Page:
There is a difference between a person and the disease which they suffer from, and it is the inability to distinguish person from illness by proponents and opposers of eugenics which leads to its misappropriation. Nazi eugenics was utterly repugnant because not only did it ascribe the status of “disability” to identity features which weren’t disabilities at all, for example homosexuality and non-Aryan ancestry, but also because it failed to see the mentally and physically disabled as anything beyond an embodiment of their condition. The Nazi ideology which permitted forced sterilisations, segregation, and genocide didn’t view its victims as humans, as subjects deserving of certain rights and freedoms; therefore, although the core principle which informed their practice of eugenics was sound, it was so distorted by systematic racism, unscientific thought, and nationalistic myth that it became one of the most horrific impingements of human rights in the 20th century. But the implementation of eugenics doesn’t need to be like this. We can acknowledge that disease is horrible and needs to be eliminated while still feeling sympathy towards the diseased, and we can argue that disability ought to be eliminated from future generations while still supporting existing disabled communities. Poor health should never be something that becomes naturalised or termed “acceptable”, but equally we can’t lose sight of the fact that those who do suffer from poor health aren’t responsible for it, that they still deserve sympathy, equal treatment, and the opportunity to flourish to the best of their ability. An ideal eugenics is one constantly striving towards a future free from the conditions which limit human growth and wellbeing, without being blind to the fact that one’s humanity persists despite disability and sickness.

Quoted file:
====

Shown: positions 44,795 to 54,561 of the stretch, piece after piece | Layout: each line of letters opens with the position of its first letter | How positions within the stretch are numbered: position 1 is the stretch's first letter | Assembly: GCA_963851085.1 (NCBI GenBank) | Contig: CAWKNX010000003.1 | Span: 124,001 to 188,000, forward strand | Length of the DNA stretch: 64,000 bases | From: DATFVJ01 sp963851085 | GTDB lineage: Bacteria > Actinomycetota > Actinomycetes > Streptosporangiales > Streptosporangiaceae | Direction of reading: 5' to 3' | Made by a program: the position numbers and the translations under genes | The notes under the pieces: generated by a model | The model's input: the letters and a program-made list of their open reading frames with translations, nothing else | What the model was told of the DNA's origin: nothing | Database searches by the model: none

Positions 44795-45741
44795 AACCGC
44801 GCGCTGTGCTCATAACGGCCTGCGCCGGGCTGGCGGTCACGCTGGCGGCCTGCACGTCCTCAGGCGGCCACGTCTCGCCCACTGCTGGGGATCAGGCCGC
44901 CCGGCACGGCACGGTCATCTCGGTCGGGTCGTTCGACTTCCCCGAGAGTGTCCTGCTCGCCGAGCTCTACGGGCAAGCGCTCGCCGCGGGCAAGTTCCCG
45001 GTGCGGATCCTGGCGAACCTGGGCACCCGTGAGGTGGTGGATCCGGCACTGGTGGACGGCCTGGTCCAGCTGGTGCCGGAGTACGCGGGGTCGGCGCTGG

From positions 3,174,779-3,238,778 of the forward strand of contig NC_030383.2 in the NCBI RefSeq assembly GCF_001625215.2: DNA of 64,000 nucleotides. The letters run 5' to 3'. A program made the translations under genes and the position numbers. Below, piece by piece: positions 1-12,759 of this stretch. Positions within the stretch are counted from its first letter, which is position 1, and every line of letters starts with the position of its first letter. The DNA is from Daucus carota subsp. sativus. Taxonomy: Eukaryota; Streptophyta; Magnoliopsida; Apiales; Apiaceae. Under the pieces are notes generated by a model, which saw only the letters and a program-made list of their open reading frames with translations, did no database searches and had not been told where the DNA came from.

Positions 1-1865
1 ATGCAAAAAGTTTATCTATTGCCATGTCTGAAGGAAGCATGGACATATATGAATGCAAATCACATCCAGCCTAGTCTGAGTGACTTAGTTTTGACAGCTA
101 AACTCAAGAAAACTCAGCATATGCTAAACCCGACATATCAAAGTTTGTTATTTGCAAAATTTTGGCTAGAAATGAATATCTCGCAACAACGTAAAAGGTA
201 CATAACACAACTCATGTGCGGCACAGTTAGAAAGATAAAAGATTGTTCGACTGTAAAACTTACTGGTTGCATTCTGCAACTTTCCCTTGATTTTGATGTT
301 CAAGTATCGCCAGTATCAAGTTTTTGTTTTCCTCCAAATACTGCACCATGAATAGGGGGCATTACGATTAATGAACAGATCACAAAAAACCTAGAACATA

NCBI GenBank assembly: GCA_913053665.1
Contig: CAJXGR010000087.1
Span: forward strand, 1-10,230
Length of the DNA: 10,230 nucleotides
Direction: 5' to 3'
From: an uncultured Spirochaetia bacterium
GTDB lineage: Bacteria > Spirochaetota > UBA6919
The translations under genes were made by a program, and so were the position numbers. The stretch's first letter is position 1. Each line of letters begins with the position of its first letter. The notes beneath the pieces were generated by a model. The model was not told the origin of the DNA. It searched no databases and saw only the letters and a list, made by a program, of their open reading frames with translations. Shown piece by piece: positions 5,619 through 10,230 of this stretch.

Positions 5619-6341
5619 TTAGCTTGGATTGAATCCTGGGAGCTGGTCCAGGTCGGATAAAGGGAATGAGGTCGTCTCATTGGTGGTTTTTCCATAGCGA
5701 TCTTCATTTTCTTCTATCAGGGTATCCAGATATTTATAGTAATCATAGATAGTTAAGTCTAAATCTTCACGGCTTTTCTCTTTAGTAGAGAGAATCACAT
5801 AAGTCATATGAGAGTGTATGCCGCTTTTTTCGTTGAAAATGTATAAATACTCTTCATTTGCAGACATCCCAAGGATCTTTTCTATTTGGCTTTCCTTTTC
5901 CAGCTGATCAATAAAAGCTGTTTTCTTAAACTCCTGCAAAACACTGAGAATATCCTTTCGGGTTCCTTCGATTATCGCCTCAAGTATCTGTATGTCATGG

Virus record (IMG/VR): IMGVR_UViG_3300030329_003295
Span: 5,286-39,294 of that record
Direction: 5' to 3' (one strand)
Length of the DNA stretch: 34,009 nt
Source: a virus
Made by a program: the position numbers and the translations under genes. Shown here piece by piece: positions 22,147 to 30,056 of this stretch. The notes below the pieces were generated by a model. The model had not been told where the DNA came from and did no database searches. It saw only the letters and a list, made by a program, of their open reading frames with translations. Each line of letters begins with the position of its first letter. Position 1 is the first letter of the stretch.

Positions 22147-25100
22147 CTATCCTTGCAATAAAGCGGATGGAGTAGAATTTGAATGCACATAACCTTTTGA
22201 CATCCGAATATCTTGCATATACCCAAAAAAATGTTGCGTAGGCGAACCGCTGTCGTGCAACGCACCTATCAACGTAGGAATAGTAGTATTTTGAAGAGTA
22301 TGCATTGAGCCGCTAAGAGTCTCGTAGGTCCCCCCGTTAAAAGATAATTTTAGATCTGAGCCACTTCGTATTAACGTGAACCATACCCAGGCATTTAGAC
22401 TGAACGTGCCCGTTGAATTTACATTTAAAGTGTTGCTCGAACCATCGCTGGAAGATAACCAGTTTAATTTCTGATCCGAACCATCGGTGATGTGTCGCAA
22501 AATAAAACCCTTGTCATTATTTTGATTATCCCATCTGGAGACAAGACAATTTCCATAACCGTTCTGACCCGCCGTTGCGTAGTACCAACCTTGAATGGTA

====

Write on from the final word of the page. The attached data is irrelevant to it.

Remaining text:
In what ways then should genetic manipulation be used? As I have argued, genetic manipulation only becomes reprehensible when it impinges upon basic human rights, but in itself seems morally neutral. Therefore, certain familiar methods of implementing eugenic principles, such as forced sterilisation or selective genocide are clearly wrong. It is also apparent that inflicting disability, illness, and suffering on any individual is a violation of their right to safety and wellbeing. Therefore, negative eugenics, such as the purposeful degradation of another’s genome to produce a lower genetic class, ought to be a source of disgust.